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Janet Roberts

California Spam Law Traps: Solo Ad Mailings, Co-Reg
By Janet Roberts

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I don't know whether it is irony or coincidence, but on the same day an Ezine-Tip reader asked me about the new California anti- spam law, I got spam-bombed by a California legislator who wants to unseat the governor who signed that bill into law.

The McClintock for Governor! campaign (complete with exclamation point) violated just about every section of the new law:

  • It sent unsolicited commercial email, seeking contributions to Sen. Tom McClintock's election campaign, from an Auburn, Calif.-based IP address to addresses that had clearly been harvested or automatically generated and would not have requested information or had any previous business dealings with the senator or his campaign.

  • You could stretch things a bit and say the subject line was deceptive -- which the new law prohibits -- because its bland "A Message about Senator Tom McClintock," hid an attack on Calif. Gov. Gray Davis and a solicitation for money and volunteers.

  • It didn't provide an opt-out in the mailing.

Those are some of the basic provisions in the new law, which Davis signed on Sept. 23, 2003. While it is a California-based law, it's broad enough to affect senders and recipients beyond state borders until Congress enacts a federal law.

The law doesn't specifically cover email-newsletter publishers, but those who send solo ad mailings or build their lists using co-registration or rented email lists face potential liability.

Spam-Law Traps for Email Publishers

Gary Weeks is one of a group of email publishers who are worrying about the effect the 2003 California anti-spam law will have on his business.

"Do you have any info on the new California law touted to make sending unsolicited email a crime?" he wrote shortly after Davis signed the bill, Senate Bill 186.

"When will this go into effect? What are good strategies to protect from litigation? Please advise."

The law is scheduled to go into effect on Jan. 1, 2004, barring a court challenge. It is aimed at email marketers and the companies that advertise in email, but it can cause big problems for newsletter publishers, too.

The law's complete text is here.

Some highlights:

  • You need direct consent or a pre-existing or current business relationship to send commercial email to or from California email addresses.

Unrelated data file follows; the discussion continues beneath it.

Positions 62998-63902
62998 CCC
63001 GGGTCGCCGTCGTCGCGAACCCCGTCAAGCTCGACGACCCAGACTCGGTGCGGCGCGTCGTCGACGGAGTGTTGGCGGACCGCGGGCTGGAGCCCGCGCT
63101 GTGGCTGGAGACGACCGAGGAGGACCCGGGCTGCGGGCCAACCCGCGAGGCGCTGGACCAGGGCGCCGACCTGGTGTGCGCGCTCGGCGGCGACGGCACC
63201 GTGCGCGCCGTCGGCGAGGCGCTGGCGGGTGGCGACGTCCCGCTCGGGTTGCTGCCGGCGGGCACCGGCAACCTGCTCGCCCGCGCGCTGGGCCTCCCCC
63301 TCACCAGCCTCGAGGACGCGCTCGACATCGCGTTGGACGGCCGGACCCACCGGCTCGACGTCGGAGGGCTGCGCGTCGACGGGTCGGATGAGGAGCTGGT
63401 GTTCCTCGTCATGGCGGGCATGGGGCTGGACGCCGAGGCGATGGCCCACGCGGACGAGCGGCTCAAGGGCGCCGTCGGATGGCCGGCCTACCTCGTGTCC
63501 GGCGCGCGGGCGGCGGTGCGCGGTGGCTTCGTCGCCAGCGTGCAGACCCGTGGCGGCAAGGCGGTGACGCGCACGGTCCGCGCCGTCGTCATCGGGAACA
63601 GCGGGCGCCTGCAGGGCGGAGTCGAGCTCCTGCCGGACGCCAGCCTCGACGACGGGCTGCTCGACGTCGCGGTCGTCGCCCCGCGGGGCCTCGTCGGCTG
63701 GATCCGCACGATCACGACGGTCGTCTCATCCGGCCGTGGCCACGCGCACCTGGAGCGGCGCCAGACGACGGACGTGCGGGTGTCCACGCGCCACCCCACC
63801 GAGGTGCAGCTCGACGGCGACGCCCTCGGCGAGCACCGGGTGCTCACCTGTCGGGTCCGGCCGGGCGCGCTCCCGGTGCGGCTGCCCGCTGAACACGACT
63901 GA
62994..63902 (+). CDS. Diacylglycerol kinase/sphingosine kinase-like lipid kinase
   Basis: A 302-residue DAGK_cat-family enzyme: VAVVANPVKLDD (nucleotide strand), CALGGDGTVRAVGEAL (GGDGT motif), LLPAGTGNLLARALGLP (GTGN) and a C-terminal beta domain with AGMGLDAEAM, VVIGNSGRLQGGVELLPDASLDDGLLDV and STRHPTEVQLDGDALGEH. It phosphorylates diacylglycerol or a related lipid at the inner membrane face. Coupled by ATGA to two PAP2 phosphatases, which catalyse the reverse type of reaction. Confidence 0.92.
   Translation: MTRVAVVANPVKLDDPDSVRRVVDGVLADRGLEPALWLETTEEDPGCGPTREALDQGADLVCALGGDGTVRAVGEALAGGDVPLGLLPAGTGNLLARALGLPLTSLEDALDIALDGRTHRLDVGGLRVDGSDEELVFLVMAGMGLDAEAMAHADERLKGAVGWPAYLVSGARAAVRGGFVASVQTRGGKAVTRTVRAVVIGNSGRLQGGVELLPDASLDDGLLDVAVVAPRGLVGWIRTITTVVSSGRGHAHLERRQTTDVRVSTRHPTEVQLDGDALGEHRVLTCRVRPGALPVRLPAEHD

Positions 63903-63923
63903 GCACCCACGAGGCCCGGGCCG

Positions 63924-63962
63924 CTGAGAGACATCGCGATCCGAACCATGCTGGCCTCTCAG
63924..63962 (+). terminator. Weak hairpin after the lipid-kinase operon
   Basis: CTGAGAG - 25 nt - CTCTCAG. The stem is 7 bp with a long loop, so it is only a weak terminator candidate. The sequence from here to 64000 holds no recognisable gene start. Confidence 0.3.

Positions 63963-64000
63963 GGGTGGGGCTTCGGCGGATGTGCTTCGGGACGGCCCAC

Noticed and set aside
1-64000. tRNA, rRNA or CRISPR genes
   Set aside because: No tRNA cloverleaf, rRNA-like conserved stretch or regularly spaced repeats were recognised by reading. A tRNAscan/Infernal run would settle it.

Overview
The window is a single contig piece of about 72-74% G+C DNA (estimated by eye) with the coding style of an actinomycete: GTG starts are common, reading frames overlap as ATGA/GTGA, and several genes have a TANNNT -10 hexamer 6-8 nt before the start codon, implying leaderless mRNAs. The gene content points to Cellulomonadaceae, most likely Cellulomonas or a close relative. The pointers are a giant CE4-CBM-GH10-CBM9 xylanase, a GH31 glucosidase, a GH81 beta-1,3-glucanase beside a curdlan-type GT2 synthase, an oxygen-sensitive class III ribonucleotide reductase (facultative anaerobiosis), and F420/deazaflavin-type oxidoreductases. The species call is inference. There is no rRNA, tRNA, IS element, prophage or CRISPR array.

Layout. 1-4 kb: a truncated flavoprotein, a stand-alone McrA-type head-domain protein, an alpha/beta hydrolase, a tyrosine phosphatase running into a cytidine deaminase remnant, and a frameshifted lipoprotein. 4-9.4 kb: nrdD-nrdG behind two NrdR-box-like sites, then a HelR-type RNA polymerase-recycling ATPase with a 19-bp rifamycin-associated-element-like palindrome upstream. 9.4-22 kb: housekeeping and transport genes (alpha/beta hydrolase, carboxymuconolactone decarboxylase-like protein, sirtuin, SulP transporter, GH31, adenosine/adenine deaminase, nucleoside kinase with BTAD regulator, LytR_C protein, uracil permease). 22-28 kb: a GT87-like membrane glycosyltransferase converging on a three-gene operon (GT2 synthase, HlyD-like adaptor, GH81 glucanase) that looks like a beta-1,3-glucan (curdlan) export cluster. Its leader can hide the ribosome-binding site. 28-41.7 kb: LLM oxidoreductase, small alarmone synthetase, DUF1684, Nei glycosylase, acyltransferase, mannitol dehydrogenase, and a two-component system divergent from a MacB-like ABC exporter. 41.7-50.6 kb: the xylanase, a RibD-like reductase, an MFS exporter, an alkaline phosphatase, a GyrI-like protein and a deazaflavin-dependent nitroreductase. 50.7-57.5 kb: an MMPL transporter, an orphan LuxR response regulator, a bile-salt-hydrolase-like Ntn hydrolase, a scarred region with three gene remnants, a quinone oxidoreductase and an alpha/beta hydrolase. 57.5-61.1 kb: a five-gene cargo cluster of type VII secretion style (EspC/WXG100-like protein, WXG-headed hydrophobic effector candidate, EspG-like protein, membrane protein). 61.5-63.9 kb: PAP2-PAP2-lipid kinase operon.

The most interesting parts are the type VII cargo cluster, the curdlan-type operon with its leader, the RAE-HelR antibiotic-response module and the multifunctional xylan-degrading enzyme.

• "Direct consent" "means that the recipient has expressly consented to receive email advertisements from the advertiser, either in response to a clear and conspicuous request for the consent or at the recipient's own initiative."

  • "Pre-existing or current business relationship" means "the recipient has made an inquiry and has provided his or her email address, or has made an application, purchase, or transaction, with or without consideration, regarding products or services offered by the advertiser."

  • The law defines commercial email as "any electronic mail message initiated for the purpose of advertising or promoting the lease, sale, rental, gift offer, or other disposition of any property, goods, services, or extension of credit.

  • The law provides for individual right of action. This means that an individual email recipient, not just an ISP or public official, can bring a complaint against you.

Although the law speaks mainly to email marketers and the companies that advertise through email, it has two potential trouble spots for email publishers:

  • Email newsletter publishers who send solo ad mailings

  • Because these are strictly commercial announcements, someone who opted in to your newsletter but objects to the ad could have grounds to complain.

    If you send solo mailings as part of your business, be sure you state that clearly on your subscription forms and in your confirmations. To be strictly compliant, you should actually run two lists, one of people who want only the newsletter and one of people who agree to receive both. Offer some inducement to get people to sign up for both.

    The law also outlaws not just sending spam but using it to advertise. A disgruntled subscriber could hold this part of the law against your solo ad sponsor.

    You're not off the hook even if you can show that you're sending only permission-based email. If a court finds your mailing violated the law, you could still be fined $100 instead of $1,000 per message up to a total $100,000.

  • Publishers who rent lists or use co-registration to build their subscriber lists

  • Some email marketers say the California spam law is the death knell for list rental and co-reg, mainly because the law is vague on whether opt-in permission transfers from the list or co-reg site owner to the publisher or advertiser.

    Until this issue gets ironed out in the courts, assume for now that subscribers must opt in directly to you. Instead of swapping lists with other publishers for solo mailings or subscription solicitations, trade ad space.

Whether any big marketing companies will challenge the law in court isn't clear; nobody has stepped up with a lawsuit yet. And, even if the courts invalidate one section of the law, it's written so that the rest of the law remains valid.

Ezine-Tips for October 07, 2003

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